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Expat Talk: Important things to know about South African exchange control regulations when living abroad

Expat Talk: Important things to know about South African exchange control regulations when living abroad

February 23, 2024


Packing your belongings for a new chapter abroad? How exciting! When you emigrate, it can feel like an extra hurdle having to navigate the world of exchange control regulations on top of getting acquainted with life in a foreign country. This can dampen the excitement, but fear not, fellow expat, this article is your passport to understanding South African exchange control rules and regulations. Without further ado, let’s dive in and discover everything you need to know about exchange control allowances and transferring funds. Let’s clear the customs of confusion and ensure your international relocation is nothing but smooth sailing!

Background to South Africa’s exchange control: what’s the history?

South Africa’s exchange control system has a complex history. Deeply rooted in the country’s economic and political landscape, exchange controls were instituted during the apartheid era, initially aimed at preserving our nation’s financial stability and managing its foreign currency reserves. Over the years, the regulations continued to grow more restrictive in order to limit the flow of capital in and out of the country.

Since 1994, South Africa has undergone significant reforms, gradually easing exchange controls to encourage international investment and trade. Despite these changes, remnants of the stricter system still linger and continue to impact cross-border transactions and influence the broader economic environment in South Africa.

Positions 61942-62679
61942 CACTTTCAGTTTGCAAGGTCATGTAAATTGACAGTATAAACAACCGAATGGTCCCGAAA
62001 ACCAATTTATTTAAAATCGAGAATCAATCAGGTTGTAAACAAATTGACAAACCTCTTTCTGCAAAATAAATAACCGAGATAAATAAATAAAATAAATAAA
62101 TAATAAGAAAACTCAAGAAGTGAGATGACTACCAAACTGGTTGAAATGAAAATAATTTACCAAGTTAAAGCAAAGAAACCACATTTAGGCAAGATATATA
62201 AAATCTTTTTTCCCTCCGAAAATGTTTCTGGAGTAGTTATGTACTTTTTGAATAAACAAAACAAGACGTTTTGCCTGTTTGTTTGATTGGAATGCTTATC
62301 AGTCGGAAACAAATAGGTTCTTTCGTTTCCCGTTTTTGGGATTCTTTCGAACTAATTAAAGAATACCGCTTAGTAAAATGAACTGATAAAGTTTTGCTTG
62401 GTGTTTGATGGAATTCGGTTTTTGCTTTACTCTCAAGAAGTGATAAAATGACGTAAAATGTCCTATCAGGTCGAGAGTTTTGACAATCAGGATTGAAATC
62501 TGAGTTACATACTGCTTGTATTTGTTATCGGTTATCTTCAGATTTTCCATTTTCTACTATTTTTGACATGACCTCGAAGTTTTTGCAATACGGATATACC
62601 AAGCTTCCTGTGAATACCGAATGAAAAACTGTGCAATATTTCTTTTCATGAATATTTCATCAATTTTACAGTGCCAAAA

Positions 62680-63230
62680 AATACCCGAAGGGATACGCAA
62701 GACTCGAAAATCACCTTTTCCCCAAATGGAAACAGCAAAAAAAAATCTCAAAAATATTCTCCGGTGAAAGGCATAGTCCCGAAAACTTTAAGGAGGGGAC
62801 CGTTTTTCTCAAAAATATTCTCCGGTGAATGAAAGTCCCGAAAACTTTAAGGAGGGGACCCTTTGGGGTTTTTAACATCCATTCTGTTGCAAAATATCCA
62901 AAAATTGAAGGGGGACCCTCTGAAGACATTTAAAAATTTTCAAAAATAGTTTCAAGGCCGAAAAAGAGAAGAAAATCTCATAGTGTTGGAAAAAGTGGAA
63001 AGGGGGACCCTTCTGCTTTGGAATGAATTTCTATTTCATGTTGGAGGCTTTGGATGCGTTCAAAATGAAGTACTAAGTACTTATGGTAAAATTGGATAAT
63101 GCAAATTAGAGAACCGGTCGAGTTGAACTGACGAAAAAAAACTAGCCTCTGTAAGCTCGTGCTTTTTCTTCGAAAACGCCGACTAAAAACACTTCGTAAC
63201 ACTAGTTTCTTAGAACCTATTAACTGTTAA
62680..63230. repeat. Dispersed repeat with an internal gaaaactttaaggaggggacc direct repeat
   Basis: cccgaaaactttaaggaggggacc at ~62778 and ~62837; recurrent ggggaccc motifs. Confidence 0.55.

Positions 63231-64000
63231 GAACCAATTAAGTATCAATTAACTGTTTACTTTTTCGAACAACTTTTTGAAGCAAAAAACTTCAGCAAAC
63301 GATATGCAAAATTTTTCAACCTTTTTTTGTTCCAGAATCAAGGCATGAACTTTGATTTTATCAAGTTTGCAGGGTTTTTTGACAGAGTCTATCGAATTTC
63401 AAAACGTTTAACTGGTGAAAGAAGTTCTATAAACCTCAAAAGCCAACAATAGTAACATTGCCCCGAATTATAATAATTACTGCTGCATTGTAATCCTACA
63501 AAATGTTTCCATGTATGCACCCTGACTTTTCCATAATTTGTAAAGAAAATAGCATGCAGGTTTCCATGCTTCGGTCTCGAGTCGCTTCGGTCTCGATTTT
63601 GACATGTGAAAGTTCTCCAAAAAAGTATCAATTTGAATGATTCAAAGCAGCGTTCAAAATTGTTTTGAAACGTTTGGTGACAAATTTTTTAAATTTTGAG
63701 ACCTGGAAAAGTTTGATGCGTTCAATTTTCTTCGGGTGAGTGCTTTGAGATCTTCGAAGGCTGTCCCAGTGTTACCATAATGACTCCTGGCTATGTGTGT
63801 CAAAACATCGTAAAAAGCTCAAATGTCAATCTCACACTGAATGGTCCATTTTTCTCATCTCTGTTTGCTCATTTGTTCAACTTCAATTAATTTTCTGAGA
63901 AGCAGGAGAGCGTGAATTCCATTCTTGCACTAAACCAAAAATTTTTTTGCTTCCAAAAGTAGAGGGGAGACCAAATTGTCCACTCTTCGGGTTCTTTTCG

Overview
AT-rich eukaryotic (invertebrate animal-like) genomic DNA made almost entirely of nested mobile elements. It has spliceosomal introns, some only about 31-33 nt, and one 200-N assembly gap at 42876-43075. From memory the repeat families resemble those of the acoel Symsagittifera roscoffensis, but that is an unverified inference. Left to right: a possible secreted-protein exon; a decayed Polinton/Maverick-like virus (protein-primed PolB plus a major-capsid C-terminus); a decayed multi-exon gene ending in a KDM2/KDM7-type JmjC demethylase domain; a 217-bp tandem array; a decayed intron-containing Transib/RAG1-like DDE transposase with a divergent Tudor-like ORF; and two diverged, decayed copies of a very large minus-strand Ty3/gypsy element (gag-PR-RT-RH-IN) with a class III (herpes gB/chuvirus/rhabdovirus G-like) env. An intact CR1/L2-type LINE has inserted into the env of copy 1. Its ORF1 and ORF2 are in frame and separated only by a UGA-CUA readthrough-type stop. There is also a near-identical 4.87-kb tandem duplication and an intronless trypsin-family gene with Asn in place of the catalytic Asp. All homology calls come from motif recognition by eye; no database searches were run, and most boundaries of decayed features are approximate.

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South African tax resident individuals – exchange control dispensations

As long as you remain a South African tax resident (whether you’re still living in the Republic, or you’re now living abroad) you have access to two annual exchange control allowances when it comes to moving money out of South Africa, which can be used to transfer up to R11 million per adult individual, per year.

  1. The Single Discretionary Allowance: Move up to R1 million per year offshore, no prior tax clearance necessary.
  2. The Foreign Capital/Investment Allowance: Move up to R10 million per year offshore, subject to a prior tax clearance being obtained from the South African Revenue Service (SARS)by means of the Approval of International Transfers (AIT) clearance process.

Remember: you are a South African tax resident until you complete the official process of tax emigration through SARS, in order to have your status changed from resident to non-resident for tax purposes.

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Exchange control rules for South African non-tax residents

If you have permanently left South Africa and you completed the official process of tax emigration through SARS, you have to obtain a tax clearance by utilising the Approval of International Transfers (AIT) clearance process in order to transfer money out of South Africa. You will no longer be subject to the same exchange control limitations as South African tax residents, as long as you can verify the legitimacy of the source of your funds, and show that you are in good standing with the tax authority. If you want to transfer more than R10 million overseas, exchange control approval must be obtained from the South African Reserve Bank as well.

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FinGlobal: cross-border financial specialists for South African expats

Need a hand planning your smooth financial transition before, during and after your permanent relocation from South Africa? FinGlobal can help. We’ll walk you through every step of your financial migration, ensuring that your money moves are all handled efficiently, cost-effectively and in a manner that is compliant with new tax laws and exchange control regulations.

To find out how we can assist with exchange control advisory, tax clearance, tax emigration, international money transfers and more, get in touch with us using the contact form below.

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